Hannah Croker turned 17 this week. Like many girls her age, the Baconton teen celebrated with a party. Unlike most other teenagers, she didn’t want any gifts for herself. Hannah asked her guests to bring donations to help pediatric patients at Phoebe. “I want to help everyone else,” Hannah said. At age 14, Hannah was left paralyzed following a devastating car crash. She has spent a lot of time in several hospitals over the last two and a half years, but she feels most connected to the staff at Phoebe. “They would stay and talk to me for hours and play with my hair and paint my fingernails. They helped give me a regular life again,” she said. The thing that has brought Hannah the most joy in her recovery is an activity she didn’t want to try at first. “I thought I would look absolutely ridiculous with a paintbrush in my mouth,” she said, but Phoebe Child Life Specialist Mandy Fagiano persisted. She convinced Hannah to try it by agreeing to paint the same way right alongside Hannah. The two quickly developed an amazing bond. “Hannah is my heart. We have a special connection,” Fagiano said. Hannah agrees. “She’s one of my best friends,” she said. Hannah’s painting skills have improved dramatically since those early days. “The more I do, the better I get.” She admits she still has some down days, but her attitude and outlook are far different than in the weeks after her accident. “I was very upset and mad at everything and didn’t think I could do anything,” Hannah said. “Then I realized I could. I just had to do things in different ways.” One of Hannah’s recent paintings is a beautiful watercolor of a lone sailboat on the water. She decided to auction it off to the highest bidder through her Prayers for Hannah Croker Facebook page. Thursday at Phoebe, Hannah presented the painting to a gleeful Tammy Sue McGough. “There’s not enough money in the world to keep me from getting this painting because I love Hannah so much,” McGough said. Hannah’s accident happened not far from McGough’s home. She was dealing with her mother’s terminal cancer as she followed Hannah’s progress, creating an emotional connection with Hannah and her family. “I needed something positive to talk to mom about, and Hannah’s story was that,” McGough said. McGough paid $121 for Hannah’s painting which she plans to frame and hang near the main entrance to her home so that she can see it every time she comes and goes. Hannah donated that money as well as $120 raised at her birthday party to the Phoebe Foundation to buy art supplies so that other young patients at Phoebe can find comfort in art as she did. Hannah also gave a box full of toys people brought to her party. They will be used in the playroom in the Pediatric Unit. Hannah says she will continue to paint and auction her artwork, not only as part of her own recovery, but to help others as well.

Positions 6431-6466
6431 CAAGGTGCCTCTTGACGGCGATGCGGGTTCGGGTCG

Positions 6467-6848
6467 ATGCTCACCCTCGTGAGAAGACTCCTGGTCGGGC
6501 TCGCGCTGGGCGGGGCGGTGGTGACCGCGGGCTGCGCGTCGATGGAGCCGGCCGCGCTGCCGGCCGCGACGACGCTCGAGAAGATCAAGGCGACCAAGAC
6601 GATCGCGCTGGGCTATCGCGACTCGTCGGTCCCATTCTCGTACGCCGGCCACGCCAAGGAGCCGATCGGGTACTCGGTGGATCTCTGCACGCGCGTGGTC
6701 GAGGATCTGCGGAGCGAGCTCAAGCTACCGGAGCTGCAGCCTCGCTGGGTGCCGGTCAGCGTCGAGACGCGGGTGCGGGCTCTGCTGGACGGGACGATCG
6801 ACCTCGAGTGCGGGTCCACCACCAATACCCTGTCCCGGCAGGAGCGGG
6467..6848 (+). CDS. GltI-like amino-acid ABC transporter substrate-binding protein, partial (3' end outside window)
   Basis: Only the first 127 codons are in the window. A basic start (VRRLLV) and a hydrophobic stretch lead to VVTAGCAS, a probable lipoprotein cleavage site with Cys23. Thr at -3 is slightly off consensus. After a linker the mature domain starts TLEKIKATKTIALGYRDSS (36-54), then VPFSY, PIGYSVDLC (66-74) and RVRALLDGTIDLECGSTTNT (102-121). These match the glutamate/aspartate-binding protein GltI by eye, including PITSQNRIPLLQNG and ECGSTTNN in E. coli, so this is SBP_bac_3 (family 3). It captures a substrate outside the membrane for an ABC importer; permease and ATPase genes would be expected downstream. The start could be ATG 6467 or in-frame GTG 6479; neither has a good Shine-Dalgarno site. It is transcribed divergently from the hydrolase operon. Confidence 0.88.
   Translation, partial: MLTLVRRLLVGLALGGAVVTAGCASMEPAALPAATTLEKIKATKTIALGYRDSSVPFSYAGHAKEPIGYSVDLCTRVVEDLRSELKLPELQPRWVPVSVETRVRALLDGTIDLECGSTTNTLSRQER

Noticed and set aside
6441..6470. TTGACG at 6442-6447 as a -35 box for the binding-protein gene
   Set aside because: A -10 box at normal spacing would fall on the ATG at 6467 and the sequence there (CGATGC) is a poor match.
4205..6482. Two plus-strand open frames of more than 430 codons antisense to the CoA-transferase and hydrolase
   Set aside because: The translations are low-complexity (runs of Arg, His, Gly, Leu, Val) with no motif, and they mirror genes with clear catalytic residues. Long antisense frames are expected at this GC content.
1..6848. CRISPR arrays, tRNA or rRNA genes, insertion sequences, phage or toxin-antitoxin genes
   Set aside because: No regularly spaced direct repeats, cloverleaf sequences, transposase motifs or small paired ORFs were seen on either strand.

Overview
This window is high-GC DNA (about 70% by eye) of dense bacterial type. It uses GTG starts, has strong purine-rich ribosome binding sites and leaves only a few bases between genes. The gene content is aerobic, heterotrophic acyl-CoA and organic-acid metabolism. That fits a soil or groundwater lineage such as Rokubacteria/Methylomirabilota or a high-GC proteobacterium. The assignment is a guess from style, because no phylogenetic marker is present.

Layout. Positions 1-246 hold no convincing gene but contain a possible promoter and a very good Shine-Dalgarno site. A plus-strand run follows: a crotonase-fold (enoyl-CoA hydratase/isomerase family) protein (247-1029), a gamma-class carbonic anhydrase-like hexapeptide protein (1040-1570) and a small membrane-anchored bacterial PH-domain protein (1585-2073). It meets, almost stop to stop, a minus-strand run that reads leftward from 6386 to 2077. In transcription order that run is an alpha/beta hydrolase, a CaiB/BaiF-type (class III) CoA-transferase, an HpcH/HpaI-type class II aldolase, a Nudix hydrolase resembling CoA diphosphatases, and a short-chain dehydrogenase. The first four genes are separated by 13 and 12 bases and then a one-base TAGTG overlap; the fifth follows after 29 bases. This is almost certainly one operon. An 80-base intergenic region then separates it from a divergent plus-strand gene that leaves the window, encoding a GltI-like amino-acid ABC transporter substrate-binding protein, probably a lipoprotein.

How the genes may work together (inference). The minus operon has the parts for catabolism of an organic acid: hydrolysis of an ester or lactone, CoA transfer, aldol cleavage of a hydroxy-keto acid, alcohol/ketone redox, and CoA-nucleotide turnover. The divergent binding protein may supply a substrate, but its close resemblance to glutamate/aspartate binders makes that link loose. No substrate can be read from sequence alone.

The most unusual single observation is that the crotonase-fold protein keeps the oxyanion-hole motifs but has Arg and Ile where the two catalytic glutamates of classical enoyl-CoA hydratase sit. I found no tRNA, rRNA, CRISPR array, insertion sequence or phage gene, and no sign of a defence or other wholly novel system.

Source: Phoebe Putney Health System